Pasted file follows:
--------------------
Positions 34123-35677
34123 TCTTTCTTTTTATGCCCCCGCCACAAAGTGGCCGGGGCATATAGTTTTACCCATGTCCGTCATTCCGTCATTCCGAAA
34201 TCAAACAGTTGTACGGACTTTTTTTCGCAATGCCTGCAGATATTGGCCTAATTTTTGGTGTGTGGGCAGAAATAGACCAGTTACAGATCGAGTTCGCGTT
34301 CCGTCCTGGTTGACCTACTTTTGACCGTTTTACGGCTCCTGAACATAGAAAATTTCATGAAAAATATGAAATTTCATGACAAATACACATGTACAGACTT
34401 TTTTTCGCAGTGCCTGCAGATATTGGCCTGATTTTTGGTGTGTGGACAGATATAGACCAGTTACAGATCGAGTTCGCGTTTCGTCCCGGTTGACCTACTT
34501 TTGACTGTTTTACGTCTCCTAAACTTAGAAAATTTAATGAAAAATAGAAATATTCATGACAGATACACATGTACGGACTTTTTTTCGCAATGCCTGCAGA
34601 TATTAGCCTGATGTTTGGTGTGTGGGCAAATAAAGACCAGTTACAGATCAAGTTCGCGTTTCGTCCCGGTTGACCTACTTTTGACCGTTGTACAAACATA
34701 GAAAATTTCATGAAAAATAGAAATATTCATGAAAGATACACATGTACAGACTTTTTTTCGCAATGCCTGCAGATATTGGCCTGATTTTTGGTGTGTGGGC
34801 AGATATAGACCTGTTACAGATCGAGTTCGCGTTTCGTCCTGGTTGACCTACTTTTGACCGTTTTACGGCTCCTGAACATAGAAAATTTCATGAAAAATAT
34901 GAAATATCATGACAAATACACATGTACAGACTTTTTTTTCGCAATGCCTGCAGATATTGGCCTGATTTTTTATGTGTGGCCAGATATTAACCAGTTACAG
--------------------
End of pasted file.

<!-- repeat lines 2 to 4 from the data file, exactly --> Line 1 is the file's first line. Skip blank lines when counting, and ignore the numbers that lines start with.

34123 TCTTTCTTTTTATGCCCCCGCCACAAAGTGGCCGGGGCATATAGTTTTACCCATGTCCGTCATTCCGTCATTCCGAAA
34201 TCAAACAGTTGTACGGACTTTTTTTCGCAATGCCTGCAGATATTGGCCTAATTTTTGGTGTGTGGGCAGAAATAGACCAGTTACAGATCGAGTTCGCGTT
34301 CCGTCCTGGTTGACCTACTTTTGACCGTTTTACGGCTCCTGAACATAGAAAATTTCATGAAAAATATGAAATTTCATGACAAATACACATGTACAGACTT